Camilla Nelson on an exhibition curated by Amy Cutler that explored forests, memory and social and cultural history.
This exhibition brings together an eclectic crowd of tree-related materials that range from tree specimens – the dendrological items on loan from the Kew Museum of Economic Botany – through a complex amalgam of tree and human interrepresentation – birch bark written over with pen and ink (Zoe Skoulding) or bitten into birch marks (Chris Drury), film strips of decayed leaves (David Chatton-Barker), the sounding insides of trees (Will Montgomery) and the markings of ash on paper (Carol Watts and Herman de Vries) – to the more familiar paper forms of drawing, written text and photograph. Not forgetting the bureaus, cupboards, pews and desks which, although not obviously items ‘on display’ here, form an important registry of how human habitation is informed by our relationship with trees and, vice versa, how the history of trees and their growth is informed by human habitation. This gathering together of tree-related material constitutes a form of physical essay that can be walked through, or inhabited, working across a range of senses, suggesting the different ways in which trees are re-membered through human interaction and how our interaction with trees re-members us in turn.
For me, one of the most memorable counterpoints of the exhibition was between Zoe Skoulding’s hand written text of ‘In The Forest Where They Fell’, transcribed onto peeled silver birch bark by the author, and the marks Chris Drury had made by biting into birch bark after the manner of Alquoquin, a group of languages thought to be 11000 years old spoken by tribes in an area encompassing parts of North Dakota, Michigan, Manitoba, Ontario and Quebec, whose written components were made by folding birch bark and biting into it to leave differently angled bite marks in the bark. Chris Drury’s piece pays tribute to this ancient method of human meaning-making through tree-marking. The physical imprint of teeth in the text produces a strange hybrid of spoken word, formed in the mouth, and writing. In both Skoulding and Drury’s pieces there is an interesting synergy between the lenticel lips, the mouths, or breathing holes in the bark, natural to the tree, and the imprints made into or onto the bark of the tree that memorialise the human hand and mouth (and/or teeth) in writing.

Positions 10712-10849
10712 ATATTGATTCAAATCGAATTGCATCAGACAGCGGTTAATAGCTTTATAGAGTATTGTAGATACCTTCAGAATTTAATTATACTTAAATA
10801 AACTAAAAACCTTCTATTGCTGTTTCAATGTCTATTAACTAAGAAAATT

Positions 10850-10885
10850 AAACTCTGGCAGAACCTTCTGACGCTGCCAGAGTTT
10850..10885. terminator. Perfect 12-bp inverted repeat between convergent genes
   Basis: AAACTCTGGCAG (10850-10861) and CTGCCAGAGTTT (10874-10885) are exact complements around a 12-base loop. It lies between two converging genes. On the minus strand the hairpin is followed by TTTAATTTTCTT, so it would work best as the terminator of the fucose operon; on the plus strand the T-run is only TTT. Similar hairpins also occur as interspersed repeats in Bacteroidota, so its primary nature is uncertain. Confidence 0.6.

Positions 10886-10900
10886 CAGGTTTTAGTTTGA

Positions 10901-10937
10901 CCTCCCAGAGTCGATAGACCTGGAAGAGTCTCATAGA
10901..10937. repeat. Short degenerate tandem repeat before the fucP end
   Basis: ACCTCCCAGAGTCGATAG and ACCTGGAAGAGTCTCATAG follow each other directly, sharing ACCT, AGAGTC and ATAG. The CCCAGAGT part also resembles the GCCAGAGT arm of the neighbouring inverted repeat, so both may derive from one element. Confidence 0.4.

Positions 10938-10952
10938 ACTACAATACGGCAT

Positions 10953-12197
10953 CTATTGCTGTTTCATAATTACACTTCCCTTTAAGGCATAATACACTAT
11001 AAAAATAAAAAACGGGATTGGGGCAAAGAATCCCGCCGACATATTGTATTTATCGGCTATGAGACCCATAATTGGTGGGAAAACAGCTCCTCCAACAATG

The ash tree works were another highlight in this treasure trove of tree material. In the handout Amy Cutler notes how ‘the spectre of ash dieback haunts this exhibition’. Works by Herman de Vries and Carol Watts memorialise the ash tree by marking its ashes into the paper page. Carol Watts’ ‘Ash Pastoral’ is a two part piece composed of a small artist’s book whose pages are marked with burnt ash, and a poem that meditates on the ‘sourcings of voice’, the ‘soundings of ash’ and the ways in which agents of composition are ‘marked out’. Watt’s work conveys an uneasy sense of being absented by the very effort of representation, of forgetting in the act of striving to remember. Both page and charcoal evidence the destruction of that which the author aims to presence, the materials of representation are complicit in the die back they mean to lament.
The opening night of this exhibition was also the occasion of the launch of Amy Cutler’s Forest Nostalgia (Oystercatcher Press). In many ways the format of this text provides a literary parallel to the exhibition itself. In Forest Nostalgia Cutler brings together a collection of diagrams, sourced from disparate locations, and text, from Paul Ricouer’s (2000) Memory, History and Forgetting, to forge an innovative series of word-image conjunctions. Each diagram presents an effort to communicate a certain feature of a tree, or trees, in order to improve our human use and understanding of these trees. The disjuncture between these diagrams, our shadowy sense of their ‘original’ use, and Ricouer’s fragments quoted beneath each diagram, provokes a sense of happy coincidence and jarring mismatch. This self-conscious arrangement of two voices speaking together who have no sense of what the other is saying approximates ‘une dialogue de sourdes’ to which the reader inevitably ascribes some sort of narrative relation. This combination of allusion and suggestion is both tentative and fertile in its open undidacticism. Cutler holds these diverse textual fragments together with a loose generosity, as she does the items in the exhibition, there are no forced conclusions; each page is a gift for the reader to take from it what they will. Forest Nostalgia is a text in the true sense of binding or weaving together divergent threads. This particular text creates an open weave through which the reader may see their own hand at work, holding it in place.
Both text and exhibition propose a variety of methods for recording and remembering trees, whilst also constituting a re-membering and aligning of items that may never have been bound together so closely before. Both text and exhibition forge not just one path through the woods but many. Together, both book and belfry, provide a palimpsest of forest paths upon which the reader and/or exhibition visitor gradually gains an uncanny and disorienting sense that each of their feet falls onto many paths at once: these paths are being remade as they are being remembered.
Time, the deer, is in the wood of Hallaig was curated by Amy Cutler and installed in the belfry of St. John on Bethnal Green and ran in June 2013. It included the tree-related work of over forty artists. An online catalogue of the exhibition will be available shortly from Amy Cutler’s website.